Everyone agrees that "teamwork" is essential to business success. However, few people are aware of what "teamwork" really is. Several principles enable team to overcome even the most complex business challenges.
1. Successful teams have a recognized leader.
A designated and recognized team leader is indispensable whether team members work for the same organization or come from multiple organizations. Although the team leader needs the team to deliver results, the team leader - not the team - is responsible for that result.
2. Successful teams have quantifiable goals.
Teamwork requires every team member to understand exactly what goals the team is expected to achieve. That sense of exactness is only possible when the team has a plan that can be objectively measured - meaning the goals should be quantifiable rather than vague.
The vague goal of "building a better customer relationship" should therefore be replaced by a more specific purpose. An objective like "increasing order requests by 50%" is more accurate and understandable.
3. Successful teams have well-defined roles.
These interactive roles of the team members will need to be well thought out before the work starts and can then be refined as the team takes the next steps. Each team member must know exactly their daily tasks so that the team can optimally achieve its objectives. Without that clarity, team members will work past each other, and effectiveness will be lost.
4. Successful teams share resources.
To be successful, it is essential for a team that the members are willing to share the resources they master to achieve the team's goal. These include physical resources (money, equipment, office space, computers, etc.) and mental or emotional resources (such as ideas, suggestions, encouragement, or enthusiasm). When team members keep their own supplies, teams are weakened, leading to failure.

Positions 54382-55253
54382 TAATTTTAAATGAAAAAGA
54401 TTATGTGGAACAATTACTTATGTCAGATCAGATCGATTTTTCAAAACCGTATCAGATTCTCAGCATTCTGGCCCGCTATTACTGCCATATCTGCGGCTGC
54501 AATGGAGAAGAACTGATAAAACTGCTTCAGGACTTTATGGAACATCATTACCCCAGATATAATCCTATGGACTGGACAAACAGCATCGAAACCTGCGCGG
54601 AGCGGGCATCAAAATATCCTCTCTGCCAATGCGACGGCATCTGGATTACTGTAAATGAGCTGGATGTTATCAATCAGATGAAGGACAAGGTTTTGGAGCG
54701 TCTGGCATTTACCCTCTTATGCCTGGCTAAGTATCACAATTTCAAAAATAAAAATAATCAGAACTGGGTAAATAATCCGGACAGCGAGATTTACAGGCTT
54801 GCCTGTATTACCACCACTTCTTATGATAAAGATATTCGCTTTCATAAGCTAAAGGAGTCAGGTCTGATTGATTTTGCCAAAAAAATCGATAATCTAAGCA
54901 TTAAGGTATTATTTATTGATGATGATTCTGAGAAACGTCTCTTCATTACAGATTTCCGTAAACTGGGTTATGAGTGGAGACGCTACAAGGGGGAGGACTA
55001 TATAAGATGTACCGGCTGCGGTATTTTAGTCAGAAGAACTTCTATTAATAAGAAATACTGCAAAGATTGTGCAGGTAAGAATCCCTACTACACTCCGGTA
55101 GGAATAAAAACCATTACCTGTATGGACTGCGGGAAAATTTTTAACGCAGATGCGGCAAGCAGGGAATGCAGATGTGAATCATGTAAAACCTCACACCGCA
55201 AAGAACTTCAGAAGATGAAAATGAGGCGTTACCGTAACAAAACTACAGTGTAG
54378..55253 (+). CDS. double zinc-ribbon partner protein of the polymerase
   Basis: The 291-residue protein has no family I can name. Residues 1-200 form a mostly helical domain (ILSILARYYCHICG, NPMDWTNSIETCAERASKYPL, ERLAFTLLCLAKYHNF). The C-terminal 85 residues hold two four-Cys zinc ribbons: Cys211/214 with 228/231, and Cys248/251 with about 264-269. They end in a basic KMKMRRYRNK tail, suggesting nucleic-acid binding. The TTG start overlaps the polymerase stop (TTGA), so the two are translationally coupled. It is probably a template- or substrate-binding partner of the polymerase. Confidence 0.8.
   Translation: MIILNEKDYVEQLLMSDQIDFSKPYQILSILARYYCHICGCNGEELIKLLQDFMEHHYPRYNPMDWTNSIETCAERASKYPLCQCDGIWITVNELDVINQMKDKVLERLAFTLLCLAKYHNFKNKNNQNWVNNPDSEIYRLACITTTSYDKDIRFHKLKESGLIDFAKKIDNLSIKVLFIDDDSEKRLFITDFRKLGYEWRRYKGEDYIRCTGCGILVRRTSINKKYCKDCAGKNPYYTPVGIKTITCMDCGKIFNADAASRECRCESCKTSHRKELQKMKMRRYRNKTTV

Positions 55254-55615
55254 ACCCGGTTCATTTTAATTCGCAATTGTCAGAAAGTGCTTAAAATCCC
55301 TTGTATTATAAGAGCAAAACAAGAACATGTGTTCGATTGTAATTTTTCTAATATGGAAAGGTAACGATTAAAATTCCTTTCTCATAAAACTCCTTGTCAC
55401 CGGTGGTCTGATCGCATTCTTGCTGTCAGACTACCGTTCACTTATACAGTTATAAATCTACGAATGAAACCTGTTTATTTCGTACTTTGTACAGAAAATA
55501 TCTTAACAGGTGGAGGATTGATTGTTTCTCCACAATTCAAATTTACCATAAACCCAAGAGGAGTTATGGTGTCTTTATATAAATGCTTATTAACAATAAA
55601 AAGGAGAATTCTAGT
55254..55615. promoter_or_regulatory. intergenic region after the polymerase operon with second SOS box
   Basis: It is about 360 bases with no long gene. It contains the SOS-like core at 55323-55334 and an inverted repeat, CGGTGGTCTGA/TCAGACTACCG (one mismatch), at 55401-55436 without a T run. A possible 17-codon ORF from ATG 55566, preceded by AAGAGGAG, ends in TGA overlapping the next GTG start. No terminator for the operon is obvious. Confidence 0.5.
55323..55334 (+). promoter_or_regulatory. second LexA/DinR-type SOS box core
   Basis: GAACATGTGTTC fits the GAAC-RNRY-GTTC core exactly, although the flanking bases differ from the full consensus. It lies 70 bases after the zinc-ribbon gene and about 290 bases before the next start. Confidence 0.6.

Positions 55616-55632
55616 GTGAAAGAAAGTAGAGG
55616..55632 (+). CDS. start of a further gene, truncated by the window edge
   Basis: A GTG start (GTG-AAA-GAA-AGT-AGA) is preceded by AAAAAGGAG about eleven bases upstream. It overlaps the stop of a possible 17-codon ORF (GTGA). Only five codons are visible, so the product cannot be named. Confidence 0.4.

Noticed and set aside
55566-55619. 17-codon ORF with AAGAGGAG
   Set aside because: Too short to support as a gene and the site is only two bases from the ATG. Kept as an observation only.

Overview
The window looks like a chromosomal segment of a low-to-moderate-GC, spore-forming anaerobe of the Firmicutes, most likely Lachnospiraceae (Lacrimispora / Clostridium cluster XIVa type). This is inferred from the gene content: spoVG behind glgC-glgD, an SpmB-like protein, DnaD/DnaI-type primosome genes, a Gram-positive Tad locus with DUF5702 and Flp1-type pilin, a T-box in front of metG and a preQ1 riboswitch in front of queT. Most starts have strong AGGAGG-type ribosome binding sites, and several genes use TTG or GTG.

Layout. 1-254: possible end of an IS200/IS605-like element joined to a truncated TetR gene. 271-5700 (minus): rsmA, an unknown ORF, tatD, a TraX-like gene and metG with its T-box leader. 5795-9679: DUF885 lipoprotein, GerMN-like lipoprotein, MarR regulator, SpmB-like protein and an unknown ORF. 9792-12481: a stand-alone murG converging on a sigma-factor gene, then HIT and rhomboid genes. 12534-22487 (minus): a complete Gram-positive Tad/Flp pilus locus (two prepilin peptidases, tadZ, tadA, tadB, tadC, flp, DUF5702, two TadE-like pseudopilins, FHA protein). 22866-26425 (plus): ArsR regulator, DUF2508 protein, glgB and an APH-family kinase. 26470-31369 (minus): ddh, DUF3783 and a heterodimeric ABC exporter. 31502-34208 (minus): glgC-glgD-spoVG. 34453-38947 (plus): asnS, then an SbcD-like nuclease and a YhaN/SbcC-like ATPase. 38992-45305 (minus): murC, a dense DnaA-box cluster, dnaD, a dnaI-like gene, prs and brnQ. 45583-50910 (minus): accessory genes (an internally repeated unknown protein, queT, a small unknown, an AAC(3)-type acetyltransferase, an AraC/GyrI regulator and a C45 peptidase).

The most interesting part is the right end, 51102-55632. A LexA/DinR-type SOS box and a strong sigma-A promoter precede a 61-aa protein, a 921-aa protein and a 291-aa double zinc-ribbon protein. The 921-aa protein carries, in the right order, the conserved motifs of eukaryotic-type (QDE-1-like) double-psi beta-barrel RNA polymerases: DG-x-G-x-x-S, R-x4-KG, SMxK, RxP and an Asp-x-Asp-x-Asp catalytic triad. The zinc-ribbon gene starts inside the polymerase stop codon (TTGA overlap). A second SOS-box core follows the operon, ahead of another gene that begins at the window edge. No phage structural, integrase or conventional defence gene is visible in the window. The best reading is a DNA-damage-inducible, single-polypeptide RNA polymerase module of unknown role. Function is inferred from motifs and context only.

5. Successful teams communicate effectively.
Depending on the objectives and timetable, teams should meet at least once a week and more often if necessary. More importantly, editing (or reshaping if necessary) the team's communication so that each team member understands what is going on - and, perhaps more importantly, what is expected of them before the next meeting.
6. Successful teams are 100% involved.
Involvement is expressed through consistency, especially in the behavior of the team members. They are willing and able to take the appropriate measures to achieve the team's goal.
DNA of successful teams
Although successful teams are committed, they are not obsessive: participation in a group should not be at the expense of private life. In fact, team members cannot perform optimally when their lives are out of balance.
7. Successful teams discourage big egos.
A strong ego works to your advantage in many business situations, but not within teams. To function effectively in a group, the team members must control their own egos where the group and the team's goals are more important than the individual members - or their contributions. Theatrical display or prima donna behavior can cause a short circuit within the group.
It goes without saying that the above "habits" do not arise automatically. You must ensure that you promote the nature of the culture that helps develop these teams. Ultimately, groups that are aware of these habits will be much more likely to succeed than teams that meet sporadically and operate hopefully.